This was the ethos in which Lewis himself was formed. Unorthodox Christian theology, the mythologies of Greece and Rome, the Scandinavian sagas, the medieval romances, and the ancient lore of Egypt and Babylon provided the bricks from which his religious edifice was constructed. He simply put Christ on top, where others put Zeus or Saturn or Apollo. The C S Lewis version of Christ What most Christians dont seem to realise is that this Christ the C S Lewis version of Christ is not the Messiah Redeemer, but an archetypal figure revered by pagans since ancient times, the perfected man or god-man, the pinnacle of human evolution. In light of the evidence that I present in this paper, I submit that Lewis chose Christ, rather than Apollo, say, as his god-man archetype because he wished to draw a great many others into his system of belief. While the small circle of committed pagans whom he knew and with whom he met regularly known as the Inklings were already in step with his philosophy, there was enormous potential for spreading his ideas by linking them directly to just one mythology, that of Judeo-Christianity. This is why I was surprised to learn that millions of Bible-believing Christians in the US were looking to Lewis for guidance and edification. Most members of the New Age, especially those who have read widely and met with representatives of its various branches, know that C S Lewis is simply a vehicle for drawing new converts into paganism and the New Age movement. He does this by the time-honoured method pretend to be a friend, use the right terminology, and slowly draw your audience in another direction. I will shortly show how he did this, in his own words. But first Id like to quote two high-profile, former practitioners of witchcraft John Todd and David Meyer.

Testimony from Two Former Witches Todd is a very interesting character. He was born into an Illuminati family (one which practices traditional witchcraft and conducts clandestine, usually illegal, activities with similar families) and was initiated into an advanced level of the occult while still in his teens. He made a series of taped talks in the 1970s after his surprise conversion to Christianity. Fortunately these recordings are still available on the Internet, though Todd himself was silenced shortly thereafter by his family for revealing far too much information. On tape 2(b) he warns his audience of born-again Christians as follows:


How many of you read [books by] C S Lewis? How many of you read [books by] JRR Tolkien? Burn them. Im going to repeat this Burn them, burn them! Lewis was supposed to have been once allured [charmed into witchcraft] by Tolkien. Tolkien was supposed to be a Christian. And witches call all those books [i.e. the books of Tolkien and Lewis] their bible. They have to read them before they can be initiated, and it is well known in England and published in occult books that they both belonged to Rothschilds private coven...They are not Christian books. We have found books that are outside of the Screwtape Letters where Lewis talks of the gods Diana, Kurnous and others as beings, as real gods. C. S. Lewis, who was supposed to be a Christian and his books are sold in Christian stores. Burn em. Theyre witchcraft books. David Meyer was also born into a family which practiced traditional witchcraft. According to his own testimony, while still in his teens he opened himself successfully to the demonic entities which operated through his deceased grandmother, who was also a witch. This gave him unusual occult powers which, no doubt, would have led him to a senior position in the American occult hierarchy. However, before this could happen, he was saved by the blood of Christ, became a born-again Christian and, later, a pastor. Here is how he described the dangers posed by the disguised occult writings of C S Lewis: As a former witch, astrologer, and occultist who has been saved by the grace of God, I know that the works of C.S. Lewis are required reading by neophyte witches, especially in the United States and England. This includes The Chronicles of Narnia, because [they] teach neophyte[s], or new witches, the basic mindset of the craft... The story of the Narnian Chronicle known as The Lion, the Witch, and the Wardrobe is one of clandestine occult mysticism and is not Sunday School material unless your Sunday School is a de facto witch coven...The main character of the book is a lion named Aslan, which is [derived from Arslan] the Turkish word for lion. Aslan the lion is the character that Christian teachers say is the Christ figure, but witches know him to be Lucifer. The lion, Aslan, appears in all seven of the books of The Chronicles of Narnia.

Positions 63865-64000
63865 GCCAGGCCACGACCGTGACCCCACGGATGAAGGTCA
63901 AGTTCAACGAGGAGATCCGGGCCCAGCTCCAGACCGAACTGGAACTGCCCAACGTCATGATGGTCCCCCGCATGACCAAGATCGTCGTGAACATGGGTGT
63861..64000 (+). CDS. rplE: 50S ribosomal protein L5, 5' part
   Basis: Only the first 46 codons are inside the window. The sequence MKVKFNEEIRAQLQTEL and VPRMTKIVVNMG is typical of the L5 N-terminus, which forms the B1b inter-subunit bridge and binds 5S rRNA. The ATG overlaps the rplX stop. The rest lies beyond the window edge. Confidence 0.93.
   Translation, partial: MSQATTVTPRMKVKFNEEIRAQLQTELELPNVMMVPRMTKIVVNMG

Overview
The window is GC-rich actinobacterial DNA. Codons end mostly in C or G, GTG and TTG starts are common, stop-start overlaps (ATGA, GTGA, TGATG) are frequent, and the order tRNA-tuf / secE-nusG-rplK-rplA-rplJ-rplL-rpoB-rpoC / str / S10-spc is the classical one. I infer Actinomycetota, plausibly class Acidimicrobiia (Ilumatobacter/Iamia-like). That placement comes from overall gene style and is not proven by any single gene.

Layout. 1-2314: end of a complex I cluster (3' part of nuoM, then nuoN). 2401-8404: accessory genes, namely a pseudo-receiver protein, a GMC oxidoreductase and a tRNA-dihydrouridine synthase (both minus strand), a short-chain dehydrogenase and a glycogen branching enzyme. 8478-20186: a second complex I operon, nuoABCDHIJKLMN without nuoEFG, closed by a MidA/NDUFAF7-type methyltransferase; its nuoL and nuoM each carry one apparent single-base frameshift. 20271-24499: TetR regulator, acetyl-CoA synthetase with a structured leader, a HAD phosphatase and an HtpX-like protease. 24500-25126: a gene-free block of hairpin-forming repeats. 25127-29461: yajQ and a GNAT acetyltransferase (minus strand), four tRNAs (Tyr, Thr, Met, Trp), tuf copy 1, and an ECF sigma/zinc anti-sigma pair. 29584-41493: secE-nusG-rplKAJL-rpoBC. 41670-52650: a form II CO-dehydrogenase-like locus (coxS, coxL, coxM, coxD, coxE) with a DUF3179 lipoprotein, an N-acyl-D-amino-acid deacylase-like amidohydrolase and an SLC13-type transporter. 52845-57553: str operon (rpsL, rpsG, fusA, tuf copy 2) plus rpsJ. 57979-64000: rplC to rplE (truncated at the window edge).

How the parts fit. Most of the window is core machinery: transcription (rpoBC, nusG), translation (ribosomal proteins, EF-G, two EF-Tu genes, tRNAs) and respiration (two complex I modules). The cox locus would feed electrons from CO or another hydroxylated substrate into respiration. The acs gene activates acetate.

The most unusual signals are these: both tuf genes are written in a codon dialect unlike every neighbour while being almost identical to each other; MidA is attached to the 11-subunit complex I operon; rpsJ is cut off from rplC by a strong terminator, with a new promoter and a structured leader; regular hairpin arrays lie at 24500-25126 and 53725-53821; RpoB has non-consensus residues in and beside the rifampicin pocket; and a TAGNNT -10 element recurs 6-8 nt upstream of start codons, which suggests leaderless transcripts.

Of course, one could ignore these warnings, possibly by doubting the occult bona fides of their authors. After all, how could someone as nice as C S Lewis be involved in anything of this nature. But believe me, some of the nicest people you could ever meet are practitioners of the occult. According to their philosophy, they are morally entitled to spread their beliefs in a disguised form, for the greater good of mankind. Ask yourself the Obvious Question Ask yourself, why do New Ag

Popular Tags:

Click here to load reader

Embed Size (px)